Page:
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Thousands of Colorado immigrants await Trump DACA Decision

By: The Associated Press
September 1, 2017 Updated: September 1, 2017 at 2:24 pm
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Undocumented students join a rally in support of the Deferred Action for Childhood Arrivals, or DACA program outside the Edward Roybal Federal Building in downtown Los Angeles Friday, Sept. 1, 2017. President Donald Trump says he'll be announcing a decision on the fate of hundreds of thousands of young immigrants who were brought into the country illegally as children in the coming days, immigrants he's calling "terrific" and says he loves. Trump told reporters Friday, using a short-hand term for the nearly 800,000 young people who were given a reprieve from deportation and temporary work permits under the Obama-era DACA, program. (AP Photo/Damian Dovarganes)

DENVER — Gov. John Hickenlooper, state lawmakers and dozens of young immigrants and activists urged President Donald Trump on Friday to keep federal protections for immigrant children whose parents brought them to the U.S. illegally.

Some 17,000 immigrants in Colorado have benefited under the Deferred Action for Childhood Arrivals program, which allows those brought by their parents without documentation to temporarily live, study and work in the U.S.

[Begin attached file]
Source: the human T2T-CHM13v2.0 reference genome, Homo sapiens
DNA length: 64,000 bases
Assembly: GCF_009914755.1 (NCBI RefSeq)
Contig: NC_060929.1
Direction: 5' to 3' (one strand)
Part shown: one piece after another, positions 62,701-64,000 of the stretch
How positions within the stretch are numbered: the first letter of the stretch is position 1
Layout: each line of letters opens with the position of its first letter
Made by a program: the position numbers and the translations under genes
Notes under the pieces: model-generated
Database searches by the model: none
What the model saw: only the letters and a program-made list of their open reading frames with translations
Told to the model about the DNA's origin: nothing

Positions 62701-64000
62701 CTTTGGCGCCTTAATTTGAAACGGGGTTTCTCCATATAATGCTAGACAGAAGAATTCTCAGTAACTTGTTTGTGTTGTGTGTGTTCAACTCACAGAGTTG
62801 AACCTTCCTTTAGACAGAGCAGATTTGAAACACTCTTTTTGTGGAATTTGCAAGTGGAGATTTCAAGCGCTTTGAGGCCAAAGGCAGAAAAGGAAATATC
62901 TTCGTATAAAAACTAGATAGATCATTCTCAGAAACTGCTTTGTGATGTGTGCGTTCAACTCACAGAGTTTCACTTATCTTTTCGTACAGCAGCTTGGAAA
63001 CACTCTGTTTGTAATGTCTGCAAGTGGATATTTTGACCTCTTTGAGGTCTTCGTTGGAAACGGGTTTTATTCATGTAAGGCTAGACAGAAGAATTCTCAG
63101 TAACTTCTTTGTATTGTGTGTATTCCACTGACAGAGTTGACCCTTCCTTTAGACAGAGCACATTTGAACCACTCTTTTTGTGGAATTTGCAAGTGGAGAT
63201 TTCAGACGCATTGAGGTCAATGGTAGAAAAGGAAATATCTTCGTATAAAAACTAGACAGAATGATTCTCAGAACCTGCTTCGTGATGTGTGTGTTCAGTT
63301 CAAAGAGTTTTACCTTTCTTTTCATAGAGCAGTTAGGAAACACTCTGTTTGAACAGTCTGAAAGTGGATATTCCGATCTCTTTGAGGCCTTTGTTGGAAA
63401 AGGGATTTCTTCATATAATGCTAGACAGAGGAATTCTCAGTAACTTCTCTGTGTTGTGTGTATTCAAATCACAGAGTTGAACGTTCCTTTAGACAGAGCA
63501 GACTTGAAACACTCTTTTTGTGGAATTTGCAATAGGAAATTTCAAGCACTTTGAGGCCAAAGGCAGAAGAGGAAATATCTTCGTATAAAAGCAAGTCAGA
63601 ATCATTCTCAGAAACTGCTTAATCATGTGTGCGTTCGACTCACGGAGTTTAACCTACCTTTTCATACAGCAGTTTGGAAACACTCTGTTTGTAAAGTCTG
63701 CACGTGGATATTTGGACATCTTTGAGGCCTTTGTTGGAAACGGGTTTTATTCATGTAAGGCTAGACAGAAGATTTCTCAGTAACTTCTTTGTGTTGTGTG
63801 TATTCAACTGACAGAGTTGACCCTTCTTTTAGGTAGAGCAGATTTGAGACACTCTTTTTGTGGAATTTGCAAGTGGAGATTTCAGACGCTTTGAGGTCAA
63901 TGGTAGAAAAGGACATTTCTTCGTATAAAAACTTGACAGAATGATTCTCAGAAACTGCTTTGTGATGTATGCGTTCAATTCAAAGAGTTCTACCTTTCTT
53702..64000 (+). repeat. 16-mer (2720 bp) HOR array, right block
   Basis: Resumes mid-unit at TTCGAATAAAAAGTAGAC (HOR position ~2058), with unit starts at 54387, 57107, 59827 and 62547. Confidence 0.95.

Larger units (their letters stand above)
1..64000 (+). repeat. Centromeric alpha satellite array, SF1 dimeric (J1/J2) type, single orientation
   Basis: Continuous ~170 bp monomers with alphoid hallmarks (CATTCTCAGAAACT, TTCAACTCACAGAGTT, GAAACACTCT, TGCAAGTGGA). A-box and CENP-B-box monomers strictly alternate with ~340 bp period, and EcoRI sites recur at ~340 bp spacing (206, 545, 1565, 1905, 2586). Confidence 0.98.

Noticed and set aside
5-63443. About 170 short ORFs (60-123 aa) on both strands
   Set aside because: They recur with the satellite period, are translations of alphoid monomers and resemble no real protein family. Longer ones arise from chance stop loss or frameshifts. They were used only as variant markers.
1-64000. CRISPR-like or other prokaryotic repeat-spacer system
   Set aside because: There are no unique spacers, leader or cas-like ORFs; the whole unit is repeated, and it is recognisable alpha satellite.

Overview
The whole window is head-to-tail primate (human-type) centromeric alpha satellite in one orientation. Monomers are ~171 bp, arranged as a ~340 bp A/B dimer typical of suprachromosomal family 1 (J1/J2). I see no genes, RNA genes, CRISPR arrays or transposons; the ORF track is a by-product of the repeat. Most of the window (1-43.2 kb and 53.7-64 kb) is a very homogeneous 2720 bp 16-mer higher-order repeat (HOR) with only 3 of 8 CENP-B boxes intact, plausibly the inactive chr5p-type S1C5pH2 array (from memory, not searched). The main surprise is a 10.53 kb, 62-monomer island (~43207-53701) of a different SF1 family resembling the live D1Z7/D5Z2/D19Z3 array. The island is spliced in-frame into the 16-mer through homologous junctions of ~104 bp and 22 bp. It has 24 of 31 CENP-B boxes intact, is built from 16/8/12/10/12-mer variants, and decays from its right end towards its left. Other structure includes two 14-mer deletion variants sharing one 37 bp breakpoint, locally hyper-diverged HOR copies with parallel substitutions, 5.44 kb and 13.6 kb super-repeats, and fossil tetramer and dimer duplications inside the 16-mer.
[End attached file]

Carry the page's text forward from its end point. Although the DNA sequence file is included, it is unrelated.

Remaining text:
Hickenlooper, Democratic House Speaker Crisanta Duran and others spoke in favor of the program, known as DACA, at the state capitol. Several immigrants spoke of uncertainty they were experiencing as Trump decided whether to extend the program, enacted by executive order by President Barack Obama.

"The time has come again to organize our friends, our families, our neighbors," said Salvador Hernandez, a community advocate, Denverite reported.

Trump said he'd announce a decision late Friday or over the weekend. He had faced a Sept. 5 deadline set by a group of Republican state lawmakers, who are threatening to challenge DACA in court if the administration does not start to dismantle it by then.

Hickenlooper urged Congress to act on immigration reform. Pending legislation would provide a path toward permanent legal status for the nearly 800,000 people brought to the U.S. as children without authorization.

"I don't know what to do," Brithany Gutierrez, a junior at Colorado State University, told The Denver Post (http://dpo.st/2wpu5QS).

Gutierrez said the childhood arrivals program had allowed her to work as a nursing assistant to help pay for college; she emigrated from Mexico with her family in 2005. "It's kind of out of my hands and out of my control, and that's one of the worst feelings, because I feel kind of helpless."

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